http://www.ukiahdailyjournal.com/news/c ... arm-covelo
By Karen Rifkin
Guided by the principles of Alan Chadwick's biodynamic intensive farming methods and Rudolph Steiner's spiritual, ethical and ecological approach to food production, Stephen and Gloria Decater provide 200 member families with a weekly, seasonal supply of fresh, organic vegetables harvested from their Live Power Community Farm in Covelo.
"It started with me going to UC Santa Cruz in 1967 as part of the first undergraduate program to work with Alan Chadwick in the garden project," says Stephen. "I attended college, like most freshman, not knowing what I was going to do, but meeting Alan made me realize there was a whole world of beauty, skill and knowledge in a man growing plants and raising gardens. I knew that was what I wanted to do with my life."
Chadwick left the university in the early 1970s when Richard Wilson, a local rancher and environmentalist, invited him to help start the Covelo Village Garden. Then Chadwick asked Stephen to come and help. "I wanted to see what he was trying to do, creating community gardens, and I wanted to learn about the beauty of agriculture and horticulture."
At about the same time, Gloria was completing her Waldorf Teacher Training Program in Los Angeles and a friend of hers, who was substitute teaching at the Waldorf School of Mendocino, had heard Chadwick speaking and told her she had to check him out.
Gloria was accepted as an apprentice at the Covelo project where she met her soon-to-be-husband, Stephen, and where he, and then she, moved onto Wilson's 100-acre property as caretakers.
"We have been through quite an evolution; originally Wilson was farming 85 acres and I took care of the rest. I subsistence-farmed for quite a few years and then Gloria joined me. Our garden was one-tenth of an acre and we cultivated it by hand, double digging. We grazed a milk cow and some sheep."
Eventually they got some donkeys and started working with them pulling cultivators, wagons, a really small plow; Stephen was self-taught, learning from a magazine.
In the early 1980s they founded a farmer's market with other families in Covelo and began growing produce for it. In the late '80s, they started hearing about community-based farms and began their own serving 15 members in San Francisco. Bay Area Waldorf School classes would visit their land providing students an opportunity to experience a biodynamic farm first-hand. The Decaters established relationships with these families, created their nascent farm community and began weekly runs to San Francisco. After 28 years they are still doing it and now provide members with farm, fresh vegetables in Willits, Ukiah, and Covelo, as well.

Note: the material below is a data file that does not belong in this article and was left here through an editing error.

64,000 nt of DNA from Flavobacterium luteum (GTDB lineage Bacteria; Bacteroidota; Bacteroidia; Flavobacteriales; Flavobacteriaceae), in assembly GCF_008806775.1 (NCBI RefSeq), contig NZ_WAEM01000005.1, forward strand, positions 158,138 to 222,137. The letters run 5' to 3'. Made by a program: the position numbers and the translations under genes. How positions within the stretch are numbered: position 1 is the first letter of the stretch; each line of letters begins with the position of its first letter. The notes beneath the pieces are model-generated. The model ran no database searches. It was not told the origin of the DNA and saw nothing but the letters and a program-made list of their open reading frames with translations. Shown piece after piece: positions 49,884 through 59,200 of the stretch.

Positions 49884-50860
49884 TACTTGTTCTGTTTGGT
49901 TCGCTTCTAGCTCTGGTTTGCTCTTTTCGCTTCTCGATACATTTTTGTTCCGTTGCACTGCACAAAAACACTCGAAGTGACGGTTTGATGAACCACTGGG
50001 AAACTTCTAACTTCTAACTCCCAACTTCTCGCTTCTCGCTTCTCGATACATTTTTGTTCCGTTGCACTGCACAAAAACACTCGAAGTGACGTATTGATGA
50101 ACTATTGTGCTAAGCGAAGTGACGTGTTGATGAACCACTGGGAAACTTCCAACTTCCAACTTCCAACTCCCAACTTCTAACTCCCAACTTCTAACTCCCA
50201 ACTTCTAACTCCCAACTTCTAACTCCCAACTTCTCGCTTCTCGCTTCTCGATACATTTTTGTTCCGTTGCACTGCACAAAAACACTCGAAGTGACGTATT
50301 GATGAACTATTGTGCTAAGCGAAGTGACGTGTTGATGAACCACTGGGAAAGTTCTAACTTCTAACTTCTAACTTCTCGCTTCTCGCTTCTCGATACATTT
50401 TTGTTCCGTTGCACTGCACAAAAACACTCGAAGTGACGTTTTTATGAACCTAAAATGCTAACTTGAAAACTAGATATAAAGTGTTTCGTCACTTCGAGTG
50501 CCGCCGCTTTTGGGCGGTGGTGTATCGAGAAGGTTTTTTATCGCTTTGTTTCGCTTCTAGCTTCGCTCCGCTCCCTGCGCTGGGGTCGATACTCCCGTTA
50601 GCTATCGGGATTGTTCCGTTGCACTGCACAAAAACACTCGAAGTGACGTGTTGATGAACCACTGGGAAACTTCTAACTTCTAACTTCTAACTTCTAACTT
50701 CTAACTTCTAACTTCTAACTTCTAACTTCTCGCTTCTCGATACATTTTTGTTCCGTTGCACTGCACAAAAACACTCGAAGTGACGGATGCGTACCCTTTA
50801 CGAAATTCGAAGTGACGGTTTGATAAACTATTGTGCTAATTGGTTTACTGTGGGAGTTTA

Their three, four-acre parcels are rotated regularly. The garden parcel is divided into blocks, 50 by 90 feet, and the spring vegetables snap and snow peas, stir fry and salad greens, string beans, lettuces, turnips and spinach are planted intensively, very closely. There are the summer crops squashes, tomatoes, melons, corn, sweet peppers, eggplant, broccoli, cabbage, potatoes, onions, garlic, cucumbers some of which are planted further apart allowing for a team of Belgian draft horses to move between the rows.
They succession plant, every two weeks, moving seedlings from the green house into the soil; they hand plant 400 lettuce plants every week. They harvest twice a week, early in the morning, and clean, in the early afternoon, every Tuesday for the afternoon deliveries to Willits and Ukiah and every Friday for the deliveries to San Francisco.
While one parcel is planted in vegetables, another is planted with forage, clover and alfalfa, to feed the animals and to add nitrogen to build the soil. Another is planted in a cover crop, mostly legume plants, grasses and greens that fix nitrogen in the soil and eventually tilled directly into the soil to feed and control weeds or put into the compost.
"We don't have serious bug problems. Bugs are attracted to unhealthy plants. If your soil is really alive and healthy and has the nutrients and is balanced, your plants will be healthy. There are some flea beetles, cucumber beetles and corn caterpillars; we protect those plants affected with netting or floating covers," says Stephen.
They are on their third generation of workhorses, their only source of energy for working the land. After Stephen taught himself to manage the donkeys, he used small farm journals to learn how to work with draft horses. "A donkey weighs 400 pounds and a draft horse weighs 1,600; that's quite a difference," he says.
There are 12 different pieces of equipment that the horses pull, all of which date to the early 1900s: a disc that chops up the soil and loosens it for planting; a roller that compresses and creates a finer texture; a harrow, like a big rake, eight feet wide; a compost spreader; four or five cultivator tools; one with a blade for digging up potatoes; a couple that have wider blades that make the ground into mound shapes; and others with marker blades for creating rows.
As a Mentor Farm for the North American Biodynamic Apprenticeship Program, they have helping hands who get a wide range of experience and farm competence training using a skills set check list, keeping a farming journal, participating in classroom study courses and carrying out an independent project to create a transcript for a two-year program.